How To View Flash Content On an Adobe-Free Mac

Apple's Automator

Mac Geek Gab listener James wrote in with an awesome tip for users who wish to remove Adobe Flash from their Macs but still be able to occasionally access Flash content. His step-by-step instructions for this ingenious solution are below:

I, like many, have found that Flash causes stability problems on my Mac and have removed it. Since I no longer had Flash on my Mac when I encountered a site with Flash content I would copy the site’s URL, paste it into Google Chrome (which has Flash built into the application) and then open the site in Chrome.

To streamline this process I cobbled together some AppleScript, created a Service using Automator, and assigned a Function Key to run the Service. Now when I encounter a site with Flash content, I simply press F16 and the content is opened in Chrome. I chose to use the F16 Function Key but a Keyboard Shortcut (i.e., Control-Alt-C) could be used to do the same thing.

Below are the steps I used to create the Service and assign the Function Key.

Open Automator

Create a New Service

Select “Service” as the document type and click “Choose.”

Set No Input

At the Service Input Screen, change the “Service receives selected” input box to “no input.”

Set Application to Safari

Change the application field from “any application” to “Safari.”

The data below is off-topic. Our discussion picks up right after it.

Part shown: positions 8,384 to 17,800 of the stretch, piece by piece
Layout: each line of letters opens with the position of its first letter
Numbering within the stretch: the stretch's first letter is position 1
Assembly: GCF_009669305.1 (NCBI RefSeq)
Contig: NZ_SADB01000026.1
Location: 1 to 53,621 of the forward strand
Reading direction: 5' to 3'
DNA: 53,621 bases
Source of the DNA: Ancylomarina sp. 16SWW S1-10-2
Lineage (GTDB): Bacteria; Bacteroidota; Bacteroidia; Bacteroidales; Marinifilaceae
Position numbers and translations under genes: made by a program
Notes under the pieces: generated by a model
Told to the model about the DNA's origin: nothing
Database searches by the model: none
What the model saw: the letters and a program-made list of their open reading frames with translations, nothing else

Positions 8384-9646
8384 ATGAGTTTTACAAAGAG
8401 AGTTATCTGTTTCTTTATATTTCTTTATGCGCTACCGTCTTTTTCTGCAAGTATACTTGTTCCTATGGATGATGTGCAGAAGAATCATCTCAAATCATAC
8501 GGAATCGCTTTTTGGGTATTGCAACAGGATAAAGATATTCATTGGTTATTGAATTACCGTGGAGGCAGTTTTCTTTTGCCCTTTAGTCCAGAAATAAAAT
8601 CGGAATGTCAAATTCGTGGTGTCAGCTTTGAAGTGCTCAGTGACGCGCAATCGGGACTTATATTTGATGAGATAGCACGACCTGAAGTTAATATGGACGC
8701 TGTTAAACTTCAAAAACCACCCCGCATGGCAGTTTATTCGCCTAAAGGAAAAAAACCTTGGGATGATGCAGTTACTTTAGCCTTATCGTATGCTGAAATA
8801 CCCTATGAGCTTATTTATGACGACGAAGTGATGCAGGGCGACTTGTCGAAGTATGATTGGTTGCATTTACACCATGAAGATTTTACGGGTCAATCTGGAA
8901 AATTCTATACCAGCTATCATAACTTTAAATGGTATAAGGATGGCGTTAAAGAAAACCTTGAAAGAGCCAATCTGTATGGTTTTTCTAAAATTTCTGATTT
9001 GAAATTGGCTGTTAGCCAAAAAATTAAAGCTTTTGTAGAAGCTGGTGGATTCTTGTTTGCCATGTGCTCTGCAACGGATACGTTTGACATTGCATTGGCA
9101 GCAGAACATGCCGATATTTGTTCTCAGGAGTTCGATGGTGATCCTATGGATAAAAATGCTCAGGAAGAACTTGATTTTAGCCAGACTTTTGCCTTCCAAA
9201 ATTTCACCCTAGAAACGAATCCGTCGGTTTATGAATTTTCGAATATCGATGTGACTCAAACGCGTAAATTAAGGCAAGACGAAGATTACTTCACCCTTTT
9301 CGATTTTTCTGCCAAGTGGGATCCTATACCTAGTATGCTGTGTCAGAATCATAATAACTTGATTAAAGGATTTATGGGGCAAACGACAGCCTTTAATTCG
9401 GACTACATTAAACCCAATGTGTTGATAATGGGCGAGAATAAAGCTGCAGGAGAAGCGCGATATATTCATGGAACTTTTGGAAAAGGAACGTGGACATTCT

Select Run AppleScript

Select “Utilities” from the Library and then double-click the “Run AppleScript” action.

Remove the Default Code

Select and delete the default placeholder AppleScript.

Paste the Code

Paste the following AppleScript, which is designed to copy the current Safari URL and open that URL in Chrome.

property theURL : " "

tell application "Safari"

set theURL to URL of current tab of window 1

end tell

tell application “Google Chrome”
if (count of windows) is 0 or front window is not visible then
make new window
make new tab at end of tabs of front window
end if

set URL of active tab of window 1 to theURL


end tell

The AppleScript is designed to open Chrome if it isn’t already open. If Chrome is open, it will open the desired URL in a new tab.

Save the Service

Save the Service, giving it an appropriate name such as “Open Safari URL in Chrome.” Whatever you choose, note the exact name of the Service; we’ll need it in a moment to create the keyboard shortcut.

The Keyboard System Preference Pane

Open System Preferences and go to the “Keyboard” preference pane.

Set the Keyboard Shortcut

In the Keyboard Shortcuts tab, select “Services” and locate your newly created Service in the “General” category.

Double-click the space to the right of the Service name to open the Keyboard Shortcut input box.

Enable the Keyboard Shortcut

Enter the key or key combination that you wish to assign to the Service. Once complete, make sure to check the box to the left of the Service name to enable the keyboard shortcut.

That’s it! You should now be able to use your keyboard shortcut to open websites with flash content automatically in Chrome. To test, simply open any website in Safari and then press your designated shortcut. The site should immediately open inside Chrome.

Thanks, James, for this awesome tip and walkthrough!